The weather is finally heating up, and so are the grills at Pallant Restaurant. On Friday 30th March we launched our new Steak Nights @ Pallant menu, available every Friday and Saturday from 5.30pm. Our best selling dish was our nice, juicy steak dishes so why not make an evening of it? But with so many different types out there, how do you decide which one to eat? Get to know our current cuts (plus Chef’s recommendation on how best to enjoy them), so the next time you’re looking for an evening out, you know exactly where to book and what to order.
Get to know our 5 different cuts of Steak
Still regarded by many as the king of steaks, this is a prime cut and extremely popular. From the lower middle of the back, it does very little work which makes for an extremely tender steak. With very little fat, this is a cut which requires little cooking.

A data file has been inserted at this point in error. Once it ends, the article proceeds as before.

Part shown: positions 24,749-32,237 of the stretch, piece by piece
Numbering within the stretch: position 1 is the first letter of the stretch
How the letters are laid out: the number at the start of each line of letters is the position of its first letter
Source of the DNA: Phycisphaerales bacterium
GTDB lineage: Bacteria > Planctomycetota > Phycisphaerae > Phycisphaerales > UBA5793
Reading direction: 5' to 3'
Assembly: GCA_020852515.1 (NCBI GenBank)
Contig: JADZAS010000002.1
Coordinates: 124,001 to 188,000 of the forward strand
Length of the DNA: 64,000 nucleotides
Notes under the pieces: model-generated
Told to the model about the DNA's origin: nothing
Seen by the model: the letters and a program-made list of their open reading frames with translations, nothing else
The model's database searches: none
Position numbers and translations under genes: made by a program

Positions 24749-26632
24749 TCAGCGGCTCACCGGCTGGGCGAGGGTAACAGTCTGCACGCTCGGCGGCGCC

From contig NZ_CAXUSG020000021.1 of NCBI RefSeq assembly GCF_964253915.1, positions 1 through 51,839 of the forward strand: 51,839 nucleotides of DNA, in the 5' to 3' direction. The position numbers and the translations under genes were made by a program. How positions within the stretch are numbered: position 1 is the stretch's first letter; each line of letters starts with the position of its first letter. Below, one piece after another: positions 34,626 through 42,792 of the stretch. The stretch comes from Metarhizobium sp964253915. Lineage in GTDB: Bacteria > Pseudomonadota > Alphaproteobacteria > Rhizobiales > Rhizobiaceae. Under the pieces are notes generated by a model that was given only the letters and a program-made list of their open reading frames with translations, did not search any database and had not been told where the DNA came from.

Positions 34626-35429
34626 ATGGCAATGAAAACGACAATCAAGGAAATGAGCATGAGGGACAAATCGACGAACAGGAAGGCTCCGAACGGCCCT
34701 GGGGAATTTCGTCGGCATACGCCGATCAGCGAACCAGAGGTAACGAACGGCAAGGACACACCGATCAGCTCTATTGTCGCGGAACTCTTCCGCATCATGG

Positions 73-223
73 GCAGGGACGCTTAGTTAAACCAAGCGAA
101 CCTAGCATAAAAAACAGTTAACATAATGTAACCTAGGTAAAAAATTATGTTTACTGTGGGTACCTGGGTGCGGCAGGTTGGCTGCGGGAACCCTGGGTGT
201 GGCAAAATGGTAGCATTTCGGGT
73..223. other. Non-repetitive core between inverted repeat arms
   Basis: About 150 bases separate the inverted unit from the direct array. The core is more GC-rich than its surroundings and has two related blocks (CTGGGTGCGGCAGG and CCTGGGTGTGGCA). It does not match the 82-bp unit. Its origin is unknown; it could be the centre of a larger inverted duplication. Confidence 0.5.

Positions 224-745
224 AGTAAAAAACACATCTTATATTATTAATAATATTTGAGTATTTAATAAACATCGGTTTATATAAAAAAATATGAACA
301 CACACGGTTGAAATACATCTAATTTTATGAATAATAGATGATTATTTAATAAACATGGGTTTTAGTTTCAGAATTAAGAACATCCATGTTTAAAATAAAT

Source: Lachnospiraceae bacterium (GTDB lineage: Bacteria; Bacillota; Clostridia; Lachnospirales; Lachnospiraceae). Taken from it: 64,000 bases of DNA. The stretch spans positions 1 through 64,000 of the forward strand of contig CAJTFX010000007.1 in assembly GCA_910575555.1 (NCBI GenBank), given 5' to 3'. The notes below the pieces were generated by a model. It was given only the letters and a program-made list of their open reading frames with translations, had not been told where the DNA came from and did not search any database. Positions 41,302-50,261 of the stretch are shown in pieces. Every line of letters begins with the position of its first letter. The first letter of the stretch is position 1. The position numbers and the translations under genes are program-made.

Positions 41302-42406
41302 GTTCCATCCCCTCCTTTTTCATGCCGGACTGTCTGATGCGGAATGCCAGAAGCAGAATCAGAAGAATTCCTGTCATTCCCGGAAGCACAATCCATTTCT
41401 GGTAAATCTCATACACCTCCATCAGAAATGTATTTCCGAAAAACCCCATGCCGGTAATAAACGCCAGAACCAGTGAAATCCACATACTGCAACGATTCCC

A classic steak, cut from the rear of a cow, it is a muscle which is used a lot during its lifetime. What it can lack in tenderness it more than makes up for in flavour. Rump has proved a popular cut for both steaks and roasts in restaurants due to its
versatility and affordability.
Also known as a short rib, this cut requires long slow cooking on the bone to produce a tender, melt in the mouth piece of beef. It is slowly braised and then cooked in a glaze for maximum flavour and tenderness.
Also known as an onglet steak, this is the cut often taken home by butchers, unfortunately for them it has become more popular in restaurants due to its intense flavour. Hanger steak requires fast cooking on a high heat and should be eaten rare or medium rare otherwise the meat can become tough.
Another of the prime cuts, this generous sized steak benefits from being cooked on the bone. Similar to a T-Bone steak which has a sirloin and fillet either side of a bone, this porterhouse has a more generous sized piece of fillet, offering the best of both worlds. We recommend ordering this steak slightly under your preference as the two cuts can cook at slightly different speeds